I think that is a great idea. If I saw an ad saying nothng over $1, that would be the first one I would go to.
It would totally depend on the value of the items you are selling, are they worth $1 at a yard sale? I would not pay $1 for a binder that I can get at Walmart for .97. If you bundled things so the value would reach $1, then you deal with folks who do not want 4 folders/binders. You could write out signs with the prices (Folders: .25each or 5 for $1) Either way, to sell the most you have to offer options and good prices.
No one attending your yard sale cares if it's easy for you to price/sell things that way. They simply want a good deal.
We did something similar when the youth group at church had a rummage sale. After a few hours when the big rush was over, we would have "fill a bag for $5". We all saved our plastic grocery and Wal Mart bags. Anything the customer could fit in the bag was a flat $5. This really helped get rid of things we would have had to find a home for after the sale.
Just make sure you have good signage. There have been a couple articles regarding yard sale signs here on Thrifty and they may be good for you to search for and read. I have been doing yardsale for 25+ years and the signs really make the difference.
I am planning on selling silver jewelry at my yard sale. What are reasonable prices?
By igaragesale from Cabot, AR
If you can, weigh each piece and price it based on the ounce. silver is currently just over $14 an ounce - that would give you a good range
STOP! Before you sell it in a yard sale, check your Yellow Pages to find a local business that buys and sells precious metals. Not a pawn shop, a business that buys STERLING silver (they don't buy silver plated jewelry or serving pieces). Find out what they're paying. Check several places. Take it directly to them for the estimate. They don't care about the stones, so they'll remove them and and give them back to you if they're of any value, and you can get additional $$ from a jewelry store.
Don't expect a lot for the stones, though. They're difficult for them to sell so they have to mark them up to at least triple of what they gave you in order to make anything. You'll get those back. I recently sold quite a bit of sterling and some gold and got nearly a thousand dollars for it! Don't bother with the companies on TV and the internet (Cash 4 Gold, for example). You send it to them and then you HAVE to accept what they offer, if you decide to sell it to them.
At a yard sale, you'll have to take what they offer if you really want to sell it, and you'll never know if that was a good price or if they're going to go to the silver dealer and sell it themselves. Good luck!
How do I price garage sale items?
By Mary from Huntington Beach, CA
The same way you do yard sale items. Is there anything in particular you are having a hard time deciding a price on?
The best advise I can give you on pricing something for resale is:
1 - never consider how much you paid for something in determining the price,
2 - think about how much you would be willing to pay for something if you were seeing it at a yard sale,
3 - understand that baby things sell well, tools sell well, and sometimes furniture sells well,
4 - understand that Books, CDs and movies only sell well when they are dirt cheap,
5 - kids toys, if they are in good shape, sell cheap or not at all,
6 - it is seldom that you get the price a collectable is worth at a yard/garage sale.
For example: I had a yard sale with about 300 music CDs I was selling for $1 each or 7 fr $5. I sold maybe 10. I went to Amazon and listed about 274 that turned out to be worth something and I have sold 125 so far and have made over $800 (about $6 a CD).
On Ebay the classic 1978 Simon game has been going for an average of $30 in good condition, some with and some with out a box. You would probably find one at a yard sale for $5.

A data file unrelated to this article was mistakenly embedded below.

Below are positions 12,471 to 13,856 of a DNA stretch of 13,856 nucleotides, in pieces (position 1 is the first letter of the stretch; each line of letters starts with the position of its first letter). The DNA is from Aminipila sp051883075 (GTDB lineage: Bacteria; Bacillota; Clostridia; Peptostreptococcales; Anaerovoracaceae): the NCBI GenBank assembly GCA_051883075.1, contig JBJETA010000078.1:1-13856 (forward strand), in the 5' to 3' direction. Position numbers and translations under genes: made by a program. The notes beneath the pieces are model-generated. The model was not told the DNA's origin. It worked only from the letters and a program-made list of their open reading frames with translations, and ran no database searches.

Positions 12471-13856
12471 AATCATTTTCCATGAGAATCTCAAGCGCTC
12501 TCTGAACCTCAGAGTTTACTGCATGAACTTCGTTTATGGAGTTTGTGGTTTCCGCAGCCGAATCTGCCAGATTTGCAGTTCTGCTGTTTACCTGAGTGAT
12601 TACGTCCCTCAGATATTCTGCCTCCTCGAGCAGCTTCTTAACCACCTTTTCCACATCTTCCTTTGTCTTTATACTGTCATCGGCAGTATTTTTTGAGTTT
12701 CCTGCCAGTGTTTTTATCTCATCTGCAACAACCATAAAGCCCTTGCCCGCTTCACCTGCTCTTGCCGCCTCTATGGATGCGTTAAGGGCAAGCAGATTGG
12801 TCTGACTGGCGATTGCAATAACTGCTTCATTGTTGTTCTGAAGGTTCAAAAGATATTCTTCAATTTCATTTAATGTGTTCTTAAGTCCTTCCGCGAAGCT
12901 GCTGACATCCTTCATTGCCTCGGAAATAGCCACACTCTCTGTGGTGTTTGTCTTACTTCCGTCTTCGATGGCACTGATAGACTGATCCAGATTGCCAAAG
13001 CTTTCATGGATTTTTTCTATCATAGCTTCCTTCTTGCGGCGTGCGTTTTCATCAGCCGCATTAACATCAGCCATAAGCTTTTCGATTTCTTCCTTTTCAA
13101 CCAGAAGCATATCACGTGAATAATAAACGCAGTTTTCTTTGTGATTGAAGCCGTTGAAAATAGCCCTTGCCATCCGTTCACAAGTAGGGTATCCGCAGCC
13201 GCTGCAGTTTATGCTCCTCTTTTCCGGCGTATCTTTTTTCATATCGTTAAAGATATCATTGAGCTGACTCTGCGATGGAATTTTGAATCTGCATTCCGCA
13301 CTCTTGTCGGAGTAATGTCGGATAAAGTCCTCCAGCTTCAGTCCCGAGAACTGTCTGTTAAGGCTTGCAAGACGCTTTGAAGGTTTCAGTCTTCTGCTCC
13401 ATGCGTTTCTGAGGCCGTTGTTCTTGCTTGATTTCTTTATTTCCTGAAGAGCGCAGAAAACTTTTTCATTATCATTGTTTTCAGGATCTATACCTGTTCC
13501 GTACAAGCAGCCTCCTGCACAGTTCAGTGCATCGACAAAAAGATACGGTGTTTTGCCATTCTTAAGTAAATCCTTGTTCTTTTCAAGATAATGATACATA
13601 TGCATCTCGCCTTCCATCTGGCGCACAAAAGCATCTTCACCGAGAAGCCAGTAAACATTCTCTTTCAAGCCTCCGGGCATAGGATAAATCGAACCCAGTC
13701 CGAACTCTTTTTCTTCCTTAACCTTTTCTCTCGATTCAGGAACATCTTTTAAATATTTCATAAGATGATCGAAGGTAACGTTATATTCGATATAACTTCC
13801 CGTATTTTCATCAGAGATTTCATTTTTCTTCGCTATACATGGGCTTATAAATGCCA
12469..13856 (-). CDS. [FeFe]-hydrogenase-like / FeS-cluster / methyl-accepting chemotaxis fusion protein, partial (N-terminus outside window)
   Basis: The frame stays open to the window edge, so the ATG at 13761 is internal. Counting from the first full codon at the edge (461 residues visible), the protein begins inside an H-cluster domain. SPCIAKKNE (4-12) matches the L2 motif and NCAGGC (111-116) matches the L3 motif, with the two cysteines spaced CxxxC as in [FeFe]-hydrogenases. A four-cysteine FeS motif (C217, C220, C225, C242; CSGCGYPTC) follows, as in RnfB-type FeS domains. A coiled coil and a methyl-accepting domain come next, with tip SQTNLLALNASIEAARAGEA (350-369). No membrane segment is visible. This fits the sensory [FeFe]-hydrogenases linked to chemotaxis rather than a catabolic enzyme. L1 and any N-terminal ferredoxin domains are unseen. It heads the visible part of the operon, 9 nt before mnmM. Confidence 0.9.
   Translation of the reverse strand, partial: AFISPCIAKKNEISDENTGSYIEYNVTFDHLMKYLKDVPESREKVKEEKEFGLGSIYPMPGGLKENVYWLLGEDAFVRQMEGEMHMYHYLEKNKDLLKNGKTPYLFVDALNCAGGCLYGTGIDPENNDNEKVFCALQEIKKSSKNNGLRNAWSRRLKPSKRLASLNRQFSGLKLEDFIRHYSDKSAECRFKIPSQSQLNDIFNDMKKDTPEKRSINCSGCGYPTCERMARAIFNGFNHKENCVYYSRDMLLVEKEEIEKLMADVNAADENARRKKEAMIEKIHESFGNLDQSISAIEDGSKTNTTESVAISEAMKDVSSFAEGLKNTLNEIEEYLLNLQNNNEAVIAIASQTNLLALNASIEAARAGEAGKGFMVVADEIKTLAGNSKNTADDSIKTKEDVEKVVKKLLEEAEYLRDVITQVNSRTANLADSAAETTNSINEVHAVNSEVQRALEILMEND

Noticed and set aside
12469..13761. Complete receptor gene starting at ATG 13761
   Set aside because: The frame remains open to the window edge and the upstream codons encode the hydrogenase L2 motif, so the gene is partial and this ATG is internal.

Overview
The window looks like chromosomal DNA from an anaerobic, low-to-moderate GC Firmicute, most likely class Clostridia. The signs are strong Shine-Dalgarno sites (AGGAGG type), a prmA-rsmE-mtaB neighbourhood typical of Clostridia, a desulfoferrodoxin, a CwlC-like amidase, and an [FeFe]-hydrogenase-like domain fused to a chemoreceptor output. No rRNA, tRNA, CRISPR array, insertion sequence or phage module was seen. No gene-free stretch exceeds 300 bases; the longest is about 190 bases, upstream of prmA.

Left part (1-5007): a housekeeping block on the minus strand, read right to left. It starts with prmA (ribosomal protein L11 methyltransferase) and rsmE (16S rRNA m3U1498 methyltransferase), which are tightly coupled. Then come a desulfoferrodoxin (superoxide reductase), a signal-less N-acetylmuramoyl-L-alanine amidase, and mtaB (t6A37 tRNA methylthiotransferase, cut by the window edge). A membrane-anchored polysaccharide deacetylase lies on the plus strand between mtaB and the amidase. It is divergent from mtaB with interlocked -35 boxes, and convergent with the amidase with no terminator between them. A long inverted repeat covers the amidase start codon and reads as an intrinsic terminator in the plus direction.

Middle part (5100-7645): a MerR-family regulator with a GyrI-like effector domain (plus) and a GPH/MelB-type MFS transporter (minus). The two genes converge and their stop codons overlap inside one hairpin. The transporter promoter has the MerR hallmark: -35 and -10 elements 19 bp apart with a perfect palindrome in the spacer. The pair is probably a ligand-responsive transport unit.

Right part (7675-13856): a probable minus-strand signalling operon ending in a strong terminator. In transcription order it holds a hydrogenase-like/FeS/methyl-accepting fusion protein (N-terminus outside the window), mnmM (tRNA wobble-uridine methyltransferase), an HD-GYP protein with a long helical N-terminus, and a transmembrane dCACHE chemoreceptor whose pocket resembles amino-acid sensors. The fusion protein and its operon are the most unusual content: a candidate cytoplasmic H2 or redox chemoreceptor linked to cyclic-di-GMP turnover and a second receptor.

Point is, for items you think are worth something but not sure? Your best bet is to try to find similar items on Amazon or Ebay and figure out a price from there. Then consider if you want to sell them on-line or on the lawn. Don't try to price everything off those two sites just what you think might be really worth something. There is too much work in a garage/yard sale with out doubling it with inventory and on-line time.
You got some great advice Suntydt. I would like to add that at least around here. If an item is new or next to new you can price up to 25% of the new price. Good luck with your sale!
Generally, 1/4 of retail unless in like new condition, then closer to 50%. Also, keep in mind that people like to get a bargain, so price up slightly to give them a little off if they ask.
Do it this way, the little stuff that you would not make anything on Ebay, sell at a sale. Current magazines (.50) and used hair products and etc around your house. Before you throw something away think "I could get a dime or a quarter for it"....may not seem like much but every penny counts!
Bigger and better things you can sell on Ebay. I once bought a full size wood bed for my son at a local auction for $25 and it has been stored in my garage for years. I recently took it out to look it over for a yard sale and noticed the stamp on the back of it. It is walnut and a Heywood Wakefield! Look at things closely and check on Ebay and the net. You never know what you may have in your possession! Good luck!
I love having yard sales and garage sales. In the past two years I've held four sales, and I'm planning the fifth right now. When pricing I try to ask myself logical questions and "be the buyer."
First- Main purpose of sale. Is the main objective to unload excessive items...plus make some cash? Or... Am I in need of cash, so I'm finding items to unload? In the case of needing money, it can make me think my "stuff" is more valuable than it is. When I'm simply trying to declutter, I tend to want to *give* it away. But, I could do that at Goodwill. The only true failed sale I've held was an "I need money sale." It wasn't the best selection and I probably wasn't in the best mood. Some of the items were priced too high.
As I am gathering and organizing I consider things such as:
How old is it? Is it new or like new, or showing wear? Is it broken or flawed in any way? Is any of the following: In season, useful, common? Is it in high demand? Still sold in stores? etc...
If I saw the item at a sale, how much would I expect to pay? I also consider demand plus cost/savings ratio. Newer sofa in excellent condition would (hopefully) bring a higher percentage of original cost than a new pair of jeans. $600-700 sofa *may* get $250-300. $50 jeans $5-8.
Good luck with your sale! I'm having mine Friday and/or Saturday. I've found some great ideas online and hoping to post them here later today or tomorrow and welcome any feedback.